Traditional outfit in Greece

This slideshow requires JavaScript.

 

Ancient Greek clothing consisted of lengths of linen or wool fabric, which generally was rectangular and secured with a sash and a fibula, an ornamental clasp or pin. Typical of such garments were the peplos, a loose garment worn by women; the chlamys, a cloak worn by men; and the chiton, a tunic worn by both genders and all ages. Often the chiton is shown as pleated. Men’s chitons hung to the knees, whereas women’s chitons fell to their ankles. Amazons were depicted with their right breast bared so that the garment did not interfere with the weapons they wielded.

The basic outer garment during winter was the himation, a larger cloak worn over the peplos or chlamys. The chiton was a simple garment, but the peplos was more distinctively Greek, with its shoulder clasps. The himation has been most influential perhaps on later fashion. Women dressed similarly in most areas of ancient Greece although in some regions, they also wore a loose veil as well at public events and market.

During Classical times in Greece, male nudity received a religious sanction following profound changes in the culture. After that time, male athletes participated in ritualized athletic competitions such as the classical version of the ancient Olympic Games, in the nude as women became barred from the competition except as the owners of racing chariots. Their ancient events were discontinued, one of which (a footrace for women) had been the sole original competition. Myths relate that after this prohibition, a woman was discovered to have won the competition while wearing the clothing of a man—instituting the policy of nudity among the competitors that prevented such embarrassment again.

Byzantine dress changed considerably over the thousand years of the Empire, but was essentially conservative. The Byzantines liked colour and pattern, and made and exported very richly patterned cloth, especially Byzantine silk, woven and embroidered for the upper classes, and resist-dyed and printed for the lower. A different border or trimming round the edges was very common, and many single stripes down the body or around the upper arm are seen, often denoting class or rank. Taste for the middle and upper classes followed the latest fashions at the Imperial Court. As in the West during the Middle Ages, clothing was very expensive for the poor, who probably wore the same well-worn clothes nearly all the time;[1] this meant in particular that any costume owned by most women needed to fit throughout the full term of a pregnancy.[2]

 http://en.wikipedia.org/wiki/Clothing_in_the_ancient_world

__________________________________________________________

http://en.wikipedia.org/wiki/Byzantine_dress

_________________________________________________________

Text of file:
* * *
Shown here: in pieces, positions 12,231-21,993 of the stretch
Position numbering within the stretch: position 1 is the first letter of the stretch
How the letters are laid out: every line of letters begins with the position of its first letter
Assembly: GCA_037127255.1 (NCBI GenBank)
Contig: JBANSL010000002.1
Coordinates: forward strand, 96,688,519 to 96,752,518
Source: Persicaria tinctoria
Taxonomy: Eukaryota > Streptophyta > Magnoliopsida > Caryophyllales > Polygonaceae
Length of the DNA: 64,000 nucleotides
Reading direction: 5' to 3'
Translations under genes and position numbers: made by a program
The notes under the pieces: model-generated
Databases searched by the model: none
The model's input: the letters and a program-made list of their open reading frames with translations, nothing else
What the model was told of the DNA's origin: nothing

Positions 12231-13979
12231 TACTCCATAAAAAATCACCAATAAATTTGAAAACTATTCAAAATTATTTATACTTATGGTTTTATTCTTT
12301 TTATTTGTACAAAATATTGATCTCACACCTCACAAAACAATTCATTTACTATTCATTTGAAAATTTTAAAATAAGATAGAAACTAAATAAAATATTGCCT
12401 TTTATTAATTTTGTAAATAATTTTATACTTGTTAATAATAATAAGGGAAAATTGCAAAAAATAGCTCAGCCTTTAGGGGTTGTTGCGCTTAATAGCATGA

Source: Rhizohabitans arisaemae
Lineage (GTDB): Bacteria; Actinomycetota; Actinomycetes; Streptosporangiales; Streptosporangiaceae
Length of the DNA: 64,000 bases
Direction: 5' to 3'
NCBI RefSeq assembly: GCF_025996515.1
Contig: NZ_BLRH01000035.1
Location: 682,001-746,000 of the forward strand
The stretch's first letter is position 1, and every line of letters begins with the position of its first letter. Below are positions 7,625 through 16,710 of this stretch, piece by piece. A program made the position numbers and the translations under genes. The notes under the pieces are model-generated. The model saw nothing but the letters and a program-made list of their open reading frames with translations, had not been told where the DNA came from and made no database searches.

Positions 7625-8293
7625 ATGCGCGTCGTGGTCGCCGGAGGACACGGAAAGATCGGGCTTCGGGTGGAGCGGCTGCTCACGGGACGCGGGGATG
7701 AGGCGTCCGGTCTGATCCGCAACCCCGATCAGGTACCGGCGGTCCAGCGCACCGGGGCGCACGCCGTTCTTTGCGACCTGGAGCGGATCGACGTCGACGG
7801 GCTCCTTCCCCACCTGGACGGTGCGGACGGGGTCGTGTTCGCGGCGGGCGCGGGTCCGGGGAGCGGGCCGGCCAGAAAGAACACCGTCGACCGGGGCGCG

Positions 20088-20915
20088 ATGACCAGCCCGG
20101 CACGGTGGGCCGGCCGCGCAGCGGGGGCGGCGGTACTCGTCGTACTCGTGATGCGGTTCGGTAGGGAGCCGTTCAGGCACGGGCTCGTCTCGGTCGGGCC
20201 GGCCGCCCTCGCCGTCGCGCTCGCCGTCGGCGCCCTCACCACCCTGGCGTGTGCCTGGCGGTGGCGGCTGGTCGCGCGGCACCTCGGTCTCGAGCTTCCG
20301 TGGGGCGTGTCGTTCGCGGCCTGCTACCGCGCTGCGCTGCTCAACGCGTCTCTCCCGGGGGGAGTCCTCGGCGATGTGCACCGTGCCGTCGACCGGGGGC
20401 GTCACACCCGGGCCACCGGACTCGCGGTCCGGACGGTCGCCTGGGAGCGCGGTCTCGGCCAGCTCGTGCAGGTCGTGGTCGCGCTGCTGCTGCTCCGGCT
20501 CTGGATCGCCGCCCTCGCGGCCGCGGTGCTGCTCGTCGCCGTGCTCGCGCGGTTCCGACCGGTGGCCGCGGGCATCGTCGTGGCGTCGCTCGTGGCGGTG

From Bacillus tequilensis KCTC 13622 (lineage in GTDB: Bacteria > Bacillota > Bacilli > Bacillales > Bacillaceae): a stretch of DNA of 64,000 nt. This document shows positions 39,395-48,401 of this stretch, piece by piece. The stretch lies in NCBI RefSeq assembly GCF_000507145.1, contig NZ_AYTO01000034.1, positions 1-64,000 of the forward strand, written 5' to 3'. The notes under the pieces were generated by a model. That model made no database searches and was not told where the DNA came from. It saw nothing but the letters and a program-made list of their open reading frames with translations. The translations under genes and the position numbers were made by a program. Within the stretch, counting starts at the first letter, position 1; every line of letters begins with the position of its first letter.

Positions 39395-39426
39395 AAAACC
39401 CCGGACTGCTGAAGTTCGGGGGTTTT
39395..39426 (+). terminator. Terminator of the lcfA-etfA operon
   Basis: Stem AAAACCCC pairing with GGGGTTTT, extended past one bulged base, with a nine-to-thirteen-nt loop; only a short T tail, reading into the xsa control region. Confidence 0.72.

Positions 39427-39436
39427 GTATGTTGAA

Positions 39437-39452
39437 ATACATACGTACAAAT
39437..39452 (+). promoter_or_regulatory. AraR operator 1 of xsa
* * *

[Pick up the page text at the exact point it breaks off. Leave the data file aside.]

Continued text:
Museum of the History of the Greek Costume

The Museum of History of the Greek costume in Athens houses over 25.000 items, featuring displays of Greek regional costumes, ornaments, copies of Minoan, Classical and Byzantine costumes, as well as china dolls dressed in Greek costume.

http://www.athensinfoguide.com/wtsmuseums/greekcostume.htm

________________________________________________________

http://odysseus.culture.gr/h/1/eh10.jsp

5 Responses to Traditional outfit in Greece

  1. good info says:

    I believe that is one of the so much important information for me. And i’m glad studying your article. But should observation on some basic things, The web site taste is wonderful, the articles is in point of fact nice : D. Just right job, cheers

  2. Simply wish to say your article is as amazing. The clearness in your put up is simply great and that i can think you are an expert on this subject. Fine together with your permission let me to seize your RSS feed to keep updated with coming near near post. Thank you 1,000,000 and please continue the enjoyable work.

  3. cinetube I prefer it considerably everything you submit into your online site. I really hope you keep going including identical articles to go to greater generally. Thanks.

  4. click here says:

    I’ll right away grasp your rss feed as I can’t find your e-mail subscription hyperlink or e-newsletter service. Do you have any? Kindly permit me recognise in order that I may just subscribe. Thanks.

  5. You could definitely see your enthusiasm in the paintings you write. The arena hopes for more passionate writers such as you who aren’t afraid to say how they believe. All the time follow your heart.

Leave a Reply

Fill in your details below or click an icon to log in:

WordPress.com Logo

You are commenting using your WordPress.com account. Log Out / Change )

Twitter picture

You are commenting using your Twitter account. Log Out / Change )

Facebook photo

You are commenting using your Facebook account. Log Out / Change )

Google+ photo

You are commenting using your Google+ account. Log Out / Change )

Connecting to %s